What is medical malpractice?
Medical malpractice occurs when a hospital, doctor, or other health care professional causes injury to a patient through a negligent act, according to the American Board of Professional Liability Attorneys (ABPLA).
A cerebral palsy medical malpractice claim must prove that:
- There was a violation of standard of care
- The injury was caused by negligence
- The injury resulted in significant damage to the child
Unfortunately, injuries caused by medical malpractice can result in developmental and neurological complications, such as cerebral palsy. If you suspect that a delivering doctor, nurse, or medical facility fell below their required standard of care, you may have the right to pursue a lawsuit.
There are a number of resources to determine if you are eligible to file a cerebral palsy medical malpractice lawsuit. The best way to learn if you may have a case is by receiving a free legal case review.
Symptoms of a birth injury
A birth injury is a specific type of brain or nerve damage that occurs before, during, or shortly after childbirth. Children that sustain birth trauma have a higher risk of developing conditions related to permanent neurological damage such as cerebral palsy.
There are several early signs and symptoms of a brain injury that parents and caregivers can look out for.Common birth injury signs and symptoms include:
- Arched back while crying
- Excessive drooling
- Hands curled into claw-like shape
- High-pitched crying
- Low heart rate
- Low oxygen levels
- Muscle stiffness or looseness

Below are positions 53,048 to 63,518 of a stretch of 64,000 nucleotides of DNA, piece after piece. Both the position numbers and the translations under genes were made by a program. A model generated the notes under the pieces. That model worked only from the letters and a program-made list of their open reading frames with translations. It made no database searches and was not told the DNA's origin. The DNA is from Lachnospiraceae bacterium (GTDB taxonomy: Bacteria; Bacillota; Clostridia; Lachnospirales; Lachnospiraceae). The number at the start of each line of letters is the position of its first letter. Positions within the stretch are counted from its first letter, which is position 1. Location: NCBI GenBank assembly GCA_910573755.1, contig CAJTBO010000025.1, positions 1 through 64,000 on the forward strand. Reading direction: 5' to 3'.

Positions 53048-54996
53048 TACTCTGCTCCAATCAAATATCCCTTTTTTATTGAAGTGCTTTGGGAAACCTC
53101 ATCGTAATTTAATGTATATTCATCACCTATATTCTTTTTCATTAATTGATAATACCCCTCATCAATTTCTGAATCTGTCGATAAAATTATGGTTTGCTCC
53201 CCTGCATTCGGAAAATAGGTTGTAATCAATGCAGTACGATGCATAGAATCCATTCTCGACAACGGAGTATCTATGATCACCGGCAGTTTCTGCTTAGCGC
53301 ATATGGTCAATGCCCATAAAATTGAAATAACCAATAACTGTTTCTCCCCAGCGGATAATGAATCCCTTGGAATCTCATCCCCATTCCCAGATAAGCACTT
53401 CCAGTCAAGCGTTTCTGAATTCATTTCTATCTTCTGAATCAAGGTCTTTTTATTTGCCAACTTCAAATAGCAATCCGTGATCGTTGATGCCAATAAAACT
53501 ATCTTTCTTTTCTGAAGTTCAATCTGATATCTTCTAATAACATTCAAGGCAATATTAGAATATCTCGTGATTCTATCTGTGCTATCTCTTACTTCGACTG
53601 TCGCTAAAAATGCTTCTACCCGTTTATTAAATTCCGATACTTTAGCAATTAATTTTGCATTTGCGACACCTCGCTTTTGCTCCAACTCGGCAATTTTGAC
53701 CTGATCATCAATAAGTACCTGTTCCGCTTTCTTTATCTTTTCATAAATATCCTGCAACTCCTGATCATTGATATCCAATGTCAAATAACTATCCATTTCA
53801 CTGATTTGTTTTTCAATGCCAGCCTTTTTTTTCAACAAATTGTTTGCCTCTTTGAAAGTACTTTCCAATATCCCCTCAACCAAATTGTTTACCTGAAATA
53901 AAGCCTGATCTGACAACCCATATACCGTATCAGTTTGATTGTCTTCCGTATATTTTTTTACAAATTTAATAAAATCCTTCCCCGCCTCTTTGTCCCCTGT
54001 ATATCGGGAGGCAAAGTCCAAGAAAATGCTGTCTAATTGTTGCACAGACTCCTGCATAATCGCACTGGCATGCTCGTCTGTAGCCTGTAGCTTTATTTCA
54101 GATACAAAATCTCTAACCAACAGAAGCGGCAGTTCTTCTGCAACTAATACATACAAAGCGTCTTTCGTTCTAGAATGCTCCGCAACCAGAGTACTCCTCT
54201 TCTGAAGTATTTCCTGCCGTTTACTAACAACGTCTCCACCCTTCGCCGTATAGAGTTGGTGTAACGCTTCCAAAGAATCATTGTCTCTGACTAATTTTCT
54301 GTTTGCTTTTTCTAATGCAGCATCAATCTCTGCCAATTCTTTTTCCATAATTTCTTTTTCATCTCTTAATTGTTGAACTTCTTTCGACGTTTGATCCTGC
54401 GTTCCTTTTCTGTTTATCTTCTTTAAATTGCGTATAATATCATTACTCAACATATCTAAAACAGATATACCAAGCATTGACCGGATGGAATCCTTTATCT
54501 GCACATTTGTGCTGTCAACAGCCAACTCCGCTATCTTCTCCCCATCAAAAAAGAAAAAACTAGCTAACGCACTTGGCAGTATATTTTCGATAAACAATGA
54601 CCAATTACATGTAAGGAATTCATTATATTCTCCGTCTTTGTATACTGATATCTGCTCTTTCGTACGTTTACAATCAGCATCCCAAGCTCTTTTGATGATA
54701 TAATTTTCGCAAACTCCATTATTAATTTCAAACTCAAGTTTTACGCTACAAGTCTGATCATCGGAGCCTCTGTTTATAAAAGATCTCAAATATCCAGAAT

- Sensitivity to light
- Weak or absent reflexes
These birth injury symptoms may indicate the presence of cerebral palsy, Erb’s palsy, brain damage, and other preventable conditions.
You may be able to take legal action if your child had any birth injury symptoms and was later diagnosed with cerebral palsy. Contacting an experienced cerebral palsy lawyer is the first step in determining whether your child’s condition was caused by medical malpractice.
Forms of cerebral palsy malpractice
Cerebral palsy can develop from several different forms of medical negligence or malpractice. Brain damage causing cerebral palsy can be the result of medical errors or neglect that occurred before, during, or shortly after the birthing process.Some examples of medical malpractice that are common causes of cerebral palsy include:
- Failure to detect and/or properly treat infections
- Failure to detect fetal distress such as lack of oxygen (hypoxia)
- Failure to schedule or perform a necessary cesarean section (C-section)
- Failure to detect a prolapsed umbilical cord
- Improper use of delivery tools, such as vacuum extractors and forceps
The infographic below includes data from a study by the TDC Group highlighting the contributing factors of injury for the neonate age group of less than one month old.
Contributing factors for neonate age group (<1 month):
If you have any reason to believe your child’s condition was preventable, get a free cerebral palsy case evaluation to find out if you may be eligible for compensation to pay for your child's medical expenses.